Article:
Thousands of women who allegedly suffer from serious and painful vaginal mesh complications following procedures to treat pelvic organ prolapse (POP) and stress urinary incontinence (SUI) are now seeking legal recourse via vaginal mesh lawsuits. These women allege the devices are defective and put recipients at increased risk for serious injuries. Yet despite mounting legal claims and reports of significant injuries associated with the mesh, most device manufacturers have yet to implement a vaginal mesh recall.
Vaginal Mesh Complications
Vaginal mesh is implanted beneath the skin to strengthen weakened vaginal walls or support the urethra or bladder. Research has shown that younger women, women who underwent a hysterectomy, and women diagnosed with less severe forms of POP are more likely to experience severe complications from these devices. In 2011, the U.S. Food and Drug Administration (FDA) reported a five-fold increase in the number of serious complication reports associated with vaginal mesh used in POP repairs and warned that such complications were not rare, a change from its original position. The agency said that it was unable to conclude if mesh is more effective than nonmesh in POP repair and warned that use of vaginal mesh in these procedures could present greater risks to patients. The FDA also said it received 1,371 reports of serious complications in women implanted with vaginal mesh to treat SUI from 2008 through 2010.
Meanwhile, the devices remain on the market and the FDA has not announced any vaginal mesh recalls, but has ordered the manufacturers of transvaginal mesh used in POP to conduct post-market safety studies of their products as part of its review.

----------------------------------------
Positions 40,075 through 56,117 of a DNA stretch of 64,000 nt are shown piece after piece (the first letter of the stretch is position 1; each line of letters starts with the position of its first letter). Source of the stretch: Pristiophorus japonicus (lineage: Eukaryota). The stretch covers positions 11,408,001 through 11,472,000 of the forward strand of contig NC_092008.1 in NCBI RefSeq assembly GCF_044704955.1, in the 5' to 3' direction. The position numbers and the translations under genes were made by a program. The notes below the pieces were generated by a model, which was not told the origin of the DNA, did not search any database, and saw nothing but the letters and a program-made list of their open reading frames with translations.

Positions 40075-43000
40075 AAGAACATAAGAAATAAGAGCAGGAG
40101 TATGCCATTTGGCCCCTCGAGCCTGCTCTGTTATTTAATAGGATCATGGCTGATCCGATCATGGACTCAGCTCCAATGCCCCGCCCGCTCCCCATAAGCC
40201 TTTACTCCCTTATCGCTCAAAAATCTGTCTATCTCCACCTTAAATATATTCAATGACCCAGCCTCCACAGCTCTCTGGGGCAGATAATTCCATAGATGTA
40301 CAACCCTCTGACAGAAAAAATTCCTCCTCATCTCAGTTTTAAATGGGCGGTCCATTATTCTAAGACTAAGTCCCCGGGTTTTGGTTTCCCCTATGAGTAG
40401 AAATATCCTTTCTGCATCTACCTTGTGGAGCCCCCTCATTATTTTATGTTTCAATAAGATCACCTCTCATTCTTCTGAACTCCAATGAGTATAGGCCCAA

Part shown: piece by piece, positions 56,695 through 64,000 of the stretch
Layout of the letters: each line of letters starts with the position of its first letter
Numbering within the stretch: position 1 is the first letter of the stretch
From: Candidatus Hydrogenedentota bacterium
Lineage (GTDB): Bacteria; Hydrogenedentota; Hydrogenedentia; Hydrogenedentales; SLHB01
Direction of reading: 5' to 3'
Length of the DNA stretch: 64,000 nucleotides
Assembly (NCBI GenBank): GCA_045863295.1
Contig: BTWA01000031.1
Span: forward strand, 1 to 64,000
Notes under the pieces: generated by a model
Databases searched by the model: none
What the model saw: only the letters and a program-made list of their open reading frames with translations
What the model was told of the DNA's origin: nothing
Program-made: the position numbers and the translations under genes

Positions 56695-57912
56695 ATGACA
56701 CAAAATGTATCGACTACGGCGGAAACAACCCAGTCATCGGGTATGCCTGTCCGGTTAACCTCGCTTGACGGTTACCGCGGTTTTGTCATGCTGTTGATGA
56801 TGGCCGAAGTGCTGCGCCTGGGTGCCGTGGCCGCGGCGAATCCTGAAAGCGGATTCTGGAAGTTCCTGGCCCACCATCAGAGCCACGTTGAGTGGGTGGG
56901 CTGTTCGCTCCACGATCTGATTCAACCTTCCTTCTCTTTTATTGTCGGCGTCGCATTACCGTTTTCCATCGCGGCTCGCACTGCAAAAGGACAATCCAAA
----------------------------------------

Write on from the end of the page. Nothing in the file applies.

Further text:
Vaginal Mesh Lawsuits
In the face of mounting injury reports, vaginal mesh lawsuits continue to be filed around the country, and juries have already found in favor of some women who alleged serious, debilitating injuries:
- Several centralized litigations have been established in U.S. District Court, Southern District of West Virginia for claims involving products manufactured Boston Scientific, American Medical Systems, C.R. Bard, and Johnson & Johnson’s Ethicon unit. The first trial of a C.R. Bard lawsuit is expected to begin this summer in the federal vaginal mesh litigation.
- According to court documents, the plaintiff in a New Jersey state lawsuit was forced to undergo at least 18 surgical procedures to correct vaginal mesh complications caused by the Ethicon Prolift vaginal mesh product. In March 2013, the jury hearing her case ordered the device maker to pay the plaintiff $3.35 million in compensatory and $ 7.76 in punitive damages.
- A prior vaginal mesh trial brought over C.R. Bard’s Avaulta mesh led to a California Superior Court awarding the plaintiff $5.5 million for injuries she claimed to have sustained.
All of the pelvic mesh litigations are being closely watched by attorneys and plaintiffs alike, as their outcomes could provide valuable clues into how juries might weigh similar claims.
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